Distributive policy

Study reveals potential for larger, deadlier monkeypox outbreaks

The researchers published data showing increased transmissibility of the deadly Clade-1 variant of monkeypox.

A report presented Thursday at the American Society of Tropical Medicine and Hygiene (ASTMH) annual meeting revealed the potential for larger and deadlier outbreaks of monkeypox epidemics in Central Africa and around the world – as the Clade 1 more dangerous the virus becomes more transmissible.

“Many people at the US CDC (Centers for Disease Control), the World Health Organization and in the health and research departments institutions in sub-Saharan Africa were drawing attention to the growing danger of monkeypox long before we started seeing infections outside of Africa,” said ASTMH President Daniel Bausch. “This study provides important new information that underscores the urgent need to provide additional resources that can help Africans fight this disease.”

There are two “clades” of monkeypox virus. The one that has long been endemic to the Democratic Republic of Congo (DRC) – known as Clade 1 – has a mortality rate of up to 10% and can include serious complications such as blindness. Clade 2, the source of recent epidemics outside the West and Central African countries where it is endemic, is fatal less than 3% of the time.

The current concern, according to the report, is that Clade 1 is evolving to become more transmissible, at an increasing rate.

Deadliest variant has increased transmission rate

Monkeypox
Tshuapa province (noted in red), where the study took place, is located in the far northwestern reaches of the country.

Data from DRC’s Tshuapa province collected between 2013 and 2017 showed an increase in the transmissibility of the Clade 1 variant. increased to 0.81 from a baseline of 0.3 to 0.5 observed throughout the 1980s. When the reproduction number reaches or exceeds 1, it is a tipping point where the number of new cases is growing even faster than the number of people cured or dead, creating the potential for transmission in much larger areas and populations.

“Our data show that transmission of monkeypox in the area we studied was significantly higher than previous estimates and approaching the point where it can cause large and sustained local epidemics,” said researcher Dr Kelly Charniga. effectiveness of prevention at the CDC and first author of the study. “This research puts the global health community on alert that there could be the possibility of larger outbreaks in the DRC on the horizon.”

The increased transmissibility of the disease has already led to longer outbreaks, increasing the possibilities for the virus to evolve to be able to support greater person-to-person spread. The researchers also found evidence of more regular “spillover” of monkeypox infections from rodents – thought to be the natural reservoir of the virus – to humans.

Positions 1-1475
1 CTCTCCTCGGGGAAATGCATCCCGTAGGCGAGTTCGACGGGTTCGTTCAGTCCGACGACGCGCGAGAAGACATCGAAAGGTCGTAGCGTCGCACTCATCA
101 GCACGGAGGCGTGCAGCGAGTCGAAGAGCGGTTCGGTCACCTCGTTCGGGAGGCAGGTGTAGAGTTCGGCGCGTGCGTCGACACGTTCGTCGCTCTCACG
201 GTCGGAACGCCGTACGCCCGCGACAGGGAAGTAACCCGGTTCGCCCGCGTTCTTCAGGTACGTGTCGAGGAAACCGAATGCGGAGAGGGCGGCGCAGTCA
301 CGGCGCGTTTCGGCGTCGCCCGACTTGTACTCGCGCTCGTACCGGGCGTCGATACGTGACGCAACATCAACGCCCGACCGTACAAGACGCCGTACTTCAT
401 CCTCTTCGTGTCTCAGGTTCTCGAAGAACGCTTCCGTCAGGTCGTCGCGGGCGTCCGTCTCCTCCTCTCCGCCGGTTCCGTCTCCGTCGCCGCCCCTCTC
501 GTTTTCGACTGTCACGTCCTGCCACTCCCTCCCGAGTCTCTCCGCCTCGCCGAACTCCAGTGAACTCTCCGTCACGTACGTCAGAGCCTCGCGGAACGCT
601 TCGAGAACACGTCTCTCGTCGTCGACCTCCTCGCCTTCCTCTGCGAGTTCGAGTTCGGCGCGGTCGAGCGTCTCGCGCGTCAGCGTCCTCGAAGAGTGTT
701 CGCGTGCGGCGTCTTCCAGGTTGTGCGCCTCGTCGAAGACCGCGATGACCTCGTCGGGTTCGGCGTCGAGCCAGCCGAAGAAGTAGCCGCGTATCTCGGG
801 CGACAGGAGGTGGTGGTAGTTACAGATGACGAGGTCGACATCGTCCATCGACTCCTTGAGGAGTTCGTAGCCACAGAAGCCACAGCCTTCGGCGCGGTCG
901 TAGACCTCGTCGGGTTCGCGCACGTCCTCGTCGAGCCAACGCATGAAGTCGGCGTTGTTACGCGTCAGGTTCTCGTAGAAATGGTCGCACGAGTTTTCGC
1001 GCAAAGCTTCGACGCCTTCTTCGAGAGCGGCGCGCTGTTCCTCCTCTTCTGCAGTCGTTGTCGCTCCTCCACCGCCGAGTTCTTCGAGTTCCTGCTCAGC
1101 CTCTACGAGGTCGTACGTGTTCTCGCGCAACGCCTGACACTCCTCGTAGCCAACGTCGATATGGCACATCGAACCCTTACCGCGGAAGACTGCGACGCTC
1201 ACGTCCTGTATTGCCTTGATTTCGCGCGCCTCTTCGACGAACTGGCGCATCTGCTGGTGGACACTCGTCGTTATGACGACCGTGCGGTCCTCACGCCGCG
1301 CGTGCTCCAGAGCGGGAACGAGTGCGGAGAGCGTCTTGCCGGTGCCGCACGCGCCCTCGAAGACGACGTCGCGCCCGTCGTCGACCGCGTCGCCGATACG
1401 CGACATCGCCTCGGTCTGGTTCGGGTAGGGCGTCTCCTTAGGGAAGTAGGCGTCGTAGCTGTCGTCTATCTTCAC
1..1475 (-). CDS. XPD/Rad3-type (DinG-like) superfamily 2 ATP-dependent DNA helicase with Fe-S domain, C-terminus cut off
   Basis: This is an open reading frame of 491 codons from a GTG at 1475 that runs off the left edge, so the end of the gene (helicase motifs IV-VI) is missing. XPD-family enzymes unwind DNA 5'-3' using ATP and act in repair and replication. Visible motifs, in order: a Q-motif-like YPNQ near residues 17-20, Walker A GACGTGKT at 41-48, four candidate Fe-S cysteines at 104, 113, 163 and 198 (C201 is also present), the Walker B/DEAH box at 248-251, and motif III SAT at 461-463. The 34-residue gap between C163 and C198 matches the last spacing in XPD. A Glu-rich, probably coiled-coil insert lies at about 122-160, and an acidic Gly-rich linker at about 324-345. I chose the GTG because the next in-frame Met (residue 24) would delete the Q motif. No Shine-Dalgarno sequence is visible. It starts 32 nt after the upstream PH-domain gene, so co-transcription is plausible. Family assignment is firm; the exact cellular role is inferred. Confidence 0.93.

“With today’s interconnected world, outbreaks don’t necessarily stay at their source,” Charniga said. “The best way to prevent monkeypox from causing more outbreaks in the DRC and becoming a bigger global problem is to devote more attention to the areas where it is clearly causing the most suffering today.”

Burden of monkeypox is increasing in endemic countries

Tshuapa River, Democratic Republic of the Congo

Cases of monkeypox in endemic African countries have been increasing for several years. The drop in cross-reactive immunity from the smallpox vaccination campaign ended after the victory over the smallpox virus in 1982 and led to the discontinuation of smallpox vaccination, which also protects against monkeypox. This, in turn, contributed to an increase in infections of both clades across Africa. The current global outbreak of Clade 2 Monkeypox virus began in the UK in May, after a traveler returned to the UK from Nigeria. has been declared infected. Since then, some 78,000 cases of monkeypox have been reported worldwide, with the most intensive areas of transmission being Europe and the Americas. Although the number of new reported cases has fallen sharply over the past two months, transmission remains a concern in many countries.

Improving surveillance in endemic rural areas is key to stemming the spread of the disease, but it’s easier said than done. Regions of the DRC with the most potent reservoirs of monkeypox — such as Tshuapa province where the study was conducted — are difficult to access, the researchers noted.

This complicates the distribution of vaccines and antivirals that are already in short supply, and many clinics still use paper forms to report suspected cases. Despite these challenges, Charniga emphasized that proactive measures by the health system will lead to the most favorable outcomes for all.

“The best way to prevent monkeypox from causing more outbreaks in the DRC and becoming a bigger global problem is to devote more attention to the areas where it is clearly causing the most suffering today,” he said. she declared.

Image credits: WikiCommons, United Nations.

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